Humanitarian Work

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“Friends of The Peace Train”

251 S. 13th St., #305

Philadelphia, PA 19107

 

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Since 1992 when we created the first, 500-voice mixed race choir in South Africa to break through apartheid’s barriers, our goal has been to spread Nelson Mandela’s dream of justice, equality and a better life for all.  In many parts of the world today, our work is needed more than ever. That’s why we organize The Peace Train’s concerts and our Transcending Barriers projects worldwide.

Our non-profit organization, Friends of The Peace Train, addresses the challenges of children and adults living in poverty; racial strife and intolerance of differences; under- and unemployment; educational and social inequities; and the lack of creative opportunities. We use our music, music therapy, creative arts projects, leadership development workshops, cultural exchange programs and fundraising resources to empower individuals and support community initiatives around the world.

Read more about our ongoing work in South Africa below or click here to learn more about our Transcending Barriers projects on the USA-Mexico border and in Latin America.

South Africa: In 1992, we started our work in the KwaZulu-Natal region of South Africa.  At the time, South Africa was still under the Apartheid regime so all the schools and residential areas were divided according to their racist designations. Our idea was to form 1 large choir that included youth from all the separated groups, and we succeeded. Together with our partner, Nonhlanhla Wanda, we formed a 500-voice, multiracial and multicultural choir.

Our first performance was in May 1993 at the Durban City Hall, and it was packed. We called it “When Voices Meet” (which is now the name of the film that’s been made about our work). This was still during Apartheid and a year before Mandela was elected President. It was so successful that we decided to take the message across South Africa, and that’s how “The Peace Train” was born. We all boarded a train in Durban and traveled around South Africa for two weeks, living together in mixed-race compartments and performing together for the whole country to see.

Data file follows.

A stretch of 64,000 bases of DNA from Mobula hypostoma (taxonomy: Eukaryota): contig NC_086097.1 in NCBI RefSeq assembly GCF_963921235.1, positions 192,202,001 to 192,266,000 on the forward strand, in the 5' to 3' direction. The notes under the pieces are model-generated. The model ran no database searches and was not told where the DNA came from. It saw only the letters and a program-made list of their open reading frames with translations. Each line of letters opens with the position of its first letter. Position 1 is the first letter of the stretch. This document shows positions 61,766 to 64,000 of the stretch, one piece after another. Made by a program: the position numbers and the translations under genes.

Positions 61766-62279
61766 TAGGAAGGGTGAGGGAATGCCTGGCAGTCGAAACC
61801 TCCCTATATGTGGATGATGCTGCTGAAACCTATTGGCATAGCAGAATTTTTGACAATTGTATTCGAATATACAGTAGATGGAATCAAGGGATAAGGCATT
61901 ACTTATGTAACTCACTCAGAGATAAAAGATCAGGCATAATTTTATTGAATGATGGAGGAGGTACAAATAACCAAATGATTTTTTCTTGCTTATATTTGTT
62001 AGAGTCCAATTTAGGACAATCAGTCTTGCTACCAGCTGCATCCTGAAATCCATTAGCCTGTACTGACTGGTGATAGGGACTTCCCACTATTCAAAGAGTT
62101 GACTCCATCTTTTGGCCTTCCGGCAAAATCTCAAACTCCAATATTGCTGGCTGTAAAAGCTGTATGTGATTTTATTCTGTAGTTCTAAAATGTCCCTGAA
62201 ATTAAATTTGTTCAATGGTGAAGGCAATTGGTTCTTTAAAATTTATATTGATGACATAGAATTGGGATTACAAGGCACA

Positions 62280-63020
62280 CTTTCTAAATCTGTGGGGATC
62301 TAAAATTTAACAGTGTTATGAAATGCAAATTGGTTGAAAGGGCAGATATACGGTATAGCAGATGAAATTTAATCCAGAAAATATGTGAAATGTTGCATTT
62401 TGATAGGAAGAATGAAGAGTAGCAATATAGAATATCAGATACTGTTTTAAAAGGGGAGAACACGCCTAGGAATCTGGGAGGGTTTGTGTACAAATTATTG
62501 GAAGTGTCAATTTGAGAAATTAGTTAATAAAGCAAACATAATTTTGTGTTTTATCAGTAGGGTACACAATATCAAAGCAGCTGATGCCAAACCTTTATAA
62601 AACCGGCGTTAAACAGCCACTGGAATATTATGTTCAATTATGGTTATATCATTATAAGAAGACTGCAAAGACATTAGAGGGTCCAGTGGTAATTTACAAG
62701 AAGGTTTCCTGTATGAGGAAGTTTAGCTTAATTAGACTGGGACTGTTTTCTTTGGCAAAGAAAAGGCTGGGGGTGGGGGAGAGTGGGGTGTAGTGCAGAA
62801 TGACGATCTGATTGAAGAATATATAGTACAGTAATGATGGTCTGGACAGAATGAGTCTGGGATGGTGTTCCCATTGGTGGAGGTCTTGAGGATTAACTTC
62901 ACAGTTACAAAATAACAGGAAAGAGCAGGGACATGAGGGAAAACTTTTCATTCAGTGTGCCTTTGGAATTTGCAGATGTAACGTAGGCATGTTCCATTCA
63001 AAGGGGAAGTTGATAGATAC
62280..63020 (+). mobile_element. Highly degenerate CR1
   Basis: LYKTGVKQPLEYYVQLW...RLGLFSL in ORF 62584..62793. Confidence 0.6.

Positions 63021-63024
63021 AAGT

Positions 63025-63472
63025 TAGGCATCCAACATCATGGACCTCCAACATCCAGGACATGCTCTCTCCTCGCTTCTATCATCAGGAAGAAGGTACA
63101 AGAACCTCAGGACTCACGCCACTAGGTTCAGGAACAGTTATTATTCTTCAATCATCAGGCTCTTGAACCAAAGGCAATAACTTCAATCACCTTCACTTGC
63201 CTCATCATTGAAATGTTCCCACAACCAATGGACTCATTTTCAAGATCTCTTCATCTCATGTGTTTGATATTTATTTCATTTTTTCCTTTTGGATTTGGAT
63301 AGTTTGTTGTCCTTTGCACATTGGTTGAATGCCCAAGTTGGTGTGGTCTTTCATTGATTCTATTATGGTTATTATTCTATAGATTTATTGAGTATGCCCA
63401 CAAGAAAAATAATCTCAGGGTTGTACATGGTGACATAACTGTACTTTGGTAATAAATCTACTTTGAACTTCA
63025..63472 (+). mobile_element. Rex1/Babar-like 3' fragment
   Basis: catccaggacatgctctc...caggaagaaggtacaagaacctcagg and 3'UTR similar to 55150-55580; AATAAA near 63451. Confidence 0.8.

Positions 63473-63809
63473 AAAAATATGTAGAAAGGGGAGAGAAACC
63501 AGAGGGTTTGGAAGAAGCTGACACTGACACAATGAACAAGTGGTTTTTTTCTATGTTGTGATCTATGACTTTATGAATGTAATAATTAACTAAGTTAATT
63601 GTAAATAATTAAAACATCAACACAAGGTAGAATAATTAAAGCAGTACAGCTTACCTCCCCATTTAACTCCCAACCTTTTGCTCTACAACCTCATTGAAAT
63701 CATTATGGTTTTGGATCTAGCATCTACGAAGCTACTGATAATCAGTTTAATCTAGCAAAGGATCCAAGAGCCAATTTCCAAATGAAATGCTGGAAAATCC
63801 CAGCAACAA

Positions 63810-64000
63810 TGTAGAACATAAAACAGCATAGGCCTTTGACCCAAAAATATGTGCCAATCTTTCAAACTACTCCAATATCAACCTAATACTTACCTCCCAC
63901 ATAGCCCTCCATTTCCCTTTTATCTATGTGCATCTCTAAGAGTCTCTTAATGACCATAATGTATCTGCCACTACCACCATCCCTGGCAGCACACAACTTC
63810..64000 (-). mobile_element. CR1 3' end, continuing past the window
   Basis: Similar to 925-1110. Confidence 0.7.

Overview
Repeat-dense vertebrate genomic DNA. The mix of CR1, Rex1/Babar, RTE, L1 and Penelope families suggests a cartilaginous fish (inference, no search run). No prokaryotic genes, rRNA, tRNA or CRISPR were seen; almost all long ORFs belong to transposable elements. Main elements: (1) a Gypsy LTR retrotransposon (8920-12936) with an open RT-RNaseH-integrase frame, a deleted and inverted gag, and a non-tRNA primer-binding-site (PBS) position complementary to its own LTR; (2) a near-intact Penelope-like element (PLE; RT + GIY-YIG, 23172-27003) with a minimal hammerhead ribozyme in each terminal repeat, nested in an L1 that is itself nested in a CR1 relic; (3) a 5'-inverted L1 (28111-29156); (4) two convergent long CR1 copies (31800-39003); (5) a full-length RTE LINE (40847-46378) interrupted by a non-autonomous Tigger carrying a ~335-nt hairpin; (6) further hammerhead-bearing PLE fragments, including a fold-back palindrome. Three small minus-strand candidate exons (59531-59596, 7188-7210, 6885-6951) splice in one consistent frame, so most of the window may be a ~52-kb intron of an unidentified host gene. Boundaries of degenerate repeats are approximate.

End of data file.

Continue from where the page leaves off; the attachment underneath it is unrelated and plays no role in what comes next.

Since then, we’ve continued our work of empowering individuals and providing technical and financial support to community projects. In a rural part of KwaZulu-Natal, we built a school and hall where the community has provided everything from early childhood education workshops to vocational training and job creation projects. At Nsimbini Primary School, where Nonhlanhla works as an educator, many of the students come from child-headed households because of HIV/AIDS. We initiated a lunch program to assure that every child had at least one nutritious meal a day and also developed an after-school program to provide homework support and creative arts programs.

We have also been supporting Mama Mary’s Children’s Home and projects for over two decades. We’ve helped renovate and furnish the dormitories for orphaned and abandoned children; provided a vehicle for transporting the children to school; supported  the Home’s entrepreneurial businesses including a bakery and a moringa farm; installed electricity; repaired the roofs and plumbing; and made structural improvements to the library.  Monthly donations ensure that the children have their daily bread and personal care items. We also provide scholarships to enable the young adults to receive tertiary training in business skills or academic programs at the local university. Watch these videos to learn more.

When Voices Meet, our award-winning documentary film about The Peace Train project, has screened at film festivals across North America and has been broadcast to 49 countries in Africa, but we need to do more. Our goal is to raise funds so that we can take it into classrooms, universities and community centers worldwide to inspire the next generation of youth and decision-makers. Watch the film’s trailer below: